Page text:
Tag Archives: NPR

The Virtues of Being a Basketcase

Alaska room pic

By KIMBERLY MAYER

 

Two books are before me on my writing table: The Life-Changing Magic of Tidying Up, by Marie Kondo and Mess, by Barry Yourgrau. Two drastically different books on decluttering—one, so Zen, and the other, well, messy. I have browsed, pondered, read reviews on each, but haven’t dove into either yet. Instead I seem to be writing my own: a case for baskets.

A long time ago in what seems like another life, I lived on St. Thomas USVI and my passion for baskets started there, at The Shipwreck Shop in Charlotte Amalie. Moving from one rental to another, I furnished my homes with straw rugs and tropical trees standing about in baskets, dined on mahogany plates from down island, and donned straw hats as protection from the Caribbean sun. I practically lived out of The Shipwreck Shop and the look has been with me ever since, even now, on San Juan Island in the Puget Sound.

Baskets, I have found, pretty much work with any type of décor. Lately, what I like is juxtaposing baskets with the industrial. A winning combination: rustic and industrial.

In my house what goes into baskets is extensive: scarves and gloves on an upper shelf in the mud room–called an “Alaska room” in the Pacific Northwest. Hats in a wall-hung basket. Two large baskets contain gifts ready for giving when the occasions roll around. I store stationery,  greeting cards, and candles in baskets. Folded dining linens in baskets. In bathrooms, extra hand towels are rolled into a wire basket, and a collection of European soaps in another.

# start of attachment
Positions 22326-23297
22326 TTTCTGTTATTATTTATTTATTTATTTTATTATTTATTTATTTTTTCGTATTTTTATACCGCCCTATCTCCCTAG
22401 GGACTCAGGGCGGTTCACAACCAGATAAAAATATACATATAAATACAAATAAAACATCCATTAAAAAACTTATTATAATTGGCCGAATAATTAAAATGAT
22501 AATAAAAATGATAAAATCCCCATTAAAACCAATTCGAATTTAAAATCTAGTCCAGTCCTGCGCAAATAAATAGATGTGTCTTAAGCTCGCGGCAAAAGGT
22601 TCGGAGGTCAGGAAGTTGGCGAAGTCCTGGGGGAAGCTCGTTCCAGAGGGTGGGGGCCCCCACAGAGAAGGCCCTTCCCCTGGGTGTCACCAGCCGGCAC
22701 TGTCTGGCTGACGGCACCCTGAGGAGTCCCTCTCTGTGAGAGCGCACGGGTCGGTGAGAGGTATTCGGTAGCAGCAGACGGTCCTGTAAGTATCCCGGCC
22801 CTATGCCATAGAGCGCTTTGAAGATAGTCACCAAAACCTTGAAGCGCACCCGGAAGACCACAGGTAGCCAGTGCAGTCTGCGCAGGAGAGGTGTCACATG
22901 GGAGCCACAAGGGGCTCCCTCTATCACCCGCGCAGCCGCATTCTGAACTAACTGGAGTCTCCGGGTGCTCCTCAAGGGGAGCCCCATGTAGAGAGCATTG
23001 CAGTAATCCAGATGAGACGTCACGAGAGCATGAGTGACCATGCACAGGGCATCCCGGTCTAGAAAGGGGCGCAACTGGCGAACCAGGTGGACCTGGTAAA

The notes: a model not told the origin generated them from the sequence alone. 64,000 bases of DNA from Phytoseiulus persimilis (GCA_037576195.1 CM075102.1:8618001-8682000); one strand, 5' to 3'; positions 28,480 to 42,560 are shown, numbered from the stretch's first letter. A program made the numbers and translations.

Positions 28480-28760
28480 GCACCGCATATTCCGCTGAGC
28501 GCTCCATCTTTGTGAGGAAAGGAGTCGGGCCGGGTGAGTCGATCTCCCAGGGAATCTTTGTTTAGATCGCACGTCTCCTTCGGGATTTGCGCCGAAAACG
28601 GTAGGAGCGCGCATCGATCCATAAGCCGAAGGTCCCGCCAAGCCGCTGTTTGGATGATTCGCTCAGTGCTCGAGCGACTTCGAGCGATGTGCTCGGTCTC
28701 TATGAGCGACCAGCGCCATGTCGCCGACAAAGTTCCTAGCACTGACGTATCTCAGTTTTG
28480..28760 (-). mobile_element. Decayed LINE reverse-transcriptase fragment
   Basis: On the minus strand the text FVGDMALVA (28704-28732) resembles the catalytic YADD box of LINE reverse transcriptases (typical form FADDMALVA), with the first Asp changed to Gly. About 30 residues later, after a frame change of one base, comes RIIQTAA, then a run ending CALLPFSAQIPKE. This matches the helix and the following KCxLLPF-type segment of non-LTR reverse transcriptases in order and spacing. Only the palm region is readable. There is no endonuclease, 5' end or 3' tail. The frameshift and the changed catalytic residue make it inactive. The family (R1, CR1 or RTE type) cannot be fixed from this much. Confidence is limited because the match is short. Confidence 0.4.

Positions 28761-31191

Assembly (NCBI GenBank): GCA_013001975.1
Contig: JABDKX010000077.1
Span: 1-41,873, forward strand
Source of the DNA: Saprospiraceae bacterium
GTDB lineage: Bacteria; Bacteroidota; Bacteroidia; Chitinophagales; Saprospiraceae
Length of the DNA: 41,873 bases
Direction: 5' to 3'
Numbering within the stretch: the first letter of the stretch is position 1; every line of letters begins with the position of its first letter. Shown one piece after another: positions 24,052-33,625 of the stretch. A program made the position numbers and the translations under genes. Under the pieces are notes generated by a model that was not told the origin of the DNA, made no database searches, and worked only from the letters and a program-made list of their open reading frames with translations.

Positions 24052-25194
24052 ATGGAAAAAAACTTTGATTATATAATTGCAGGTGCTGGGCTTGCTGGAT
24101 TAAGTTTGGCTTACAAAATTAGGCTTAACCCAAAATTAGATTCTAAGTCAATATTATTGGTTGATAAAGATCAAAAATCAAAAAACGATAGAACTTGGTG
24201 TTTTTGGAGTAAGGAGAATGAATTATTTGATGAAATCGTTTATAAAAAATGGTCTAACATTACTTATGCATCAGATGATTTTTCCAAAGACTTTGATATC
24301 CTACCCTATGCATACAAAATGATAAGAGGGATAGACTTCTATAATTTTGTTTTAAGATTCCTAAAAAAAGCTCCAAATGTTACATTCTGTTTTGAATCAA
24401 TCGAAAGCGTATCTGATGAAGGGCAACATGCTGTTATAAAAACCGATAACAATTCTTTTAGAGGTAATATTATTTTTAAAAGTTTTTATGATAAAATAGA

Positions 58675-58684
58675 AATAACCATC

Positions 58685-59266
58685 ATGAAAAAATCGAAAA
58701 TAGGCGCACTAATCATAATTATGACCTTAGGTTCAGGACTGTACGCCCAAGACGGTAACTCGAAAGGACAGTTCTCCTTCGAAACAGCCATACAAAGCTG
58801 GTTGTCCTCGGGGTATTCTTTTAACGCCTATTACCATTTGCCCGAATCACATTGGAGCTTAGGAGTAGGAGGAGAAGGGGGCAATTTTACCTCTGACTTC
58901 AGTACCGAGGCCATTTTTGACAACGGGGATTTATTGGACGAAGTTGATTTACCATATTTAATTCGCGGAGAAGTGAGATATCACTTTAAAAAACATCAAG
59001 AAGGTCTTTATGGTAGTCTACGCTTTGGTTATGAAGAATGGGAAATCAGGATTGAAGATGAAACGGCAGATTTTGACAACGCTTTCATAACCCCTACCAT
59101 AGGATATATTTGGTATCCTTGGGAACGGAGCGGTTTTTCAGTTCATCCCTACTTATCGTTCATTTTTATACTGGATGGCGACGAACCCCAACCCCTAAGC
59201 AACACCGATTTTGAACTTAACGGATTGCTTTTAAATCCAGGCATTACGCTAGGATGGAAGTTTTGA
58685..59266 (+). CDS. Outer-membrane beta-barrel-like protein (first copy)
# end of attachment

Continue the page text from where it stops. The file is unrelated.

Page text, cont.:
The list goes on and on, and with that I need to confess to a few little hoarding habits of my own. Nothing compared to Mr. Yourgrau’s stuff, but still… I “collect,” as I like to call it, “affordable luxuries,” all of which are stored in baskets. Oh, and in the process I collect baskets.

“Finders need keepers,” states House Beautiful’s Sensational Storage Solutions. Marie Kondo, the Japanese cleaning consultant and author of The Life-Changing Magic of Tidying Up, would disagree. “A booby trap lies within the term ‘storage,'” she writes. Purging of belongings is Ms. Kondo’s modus operandi.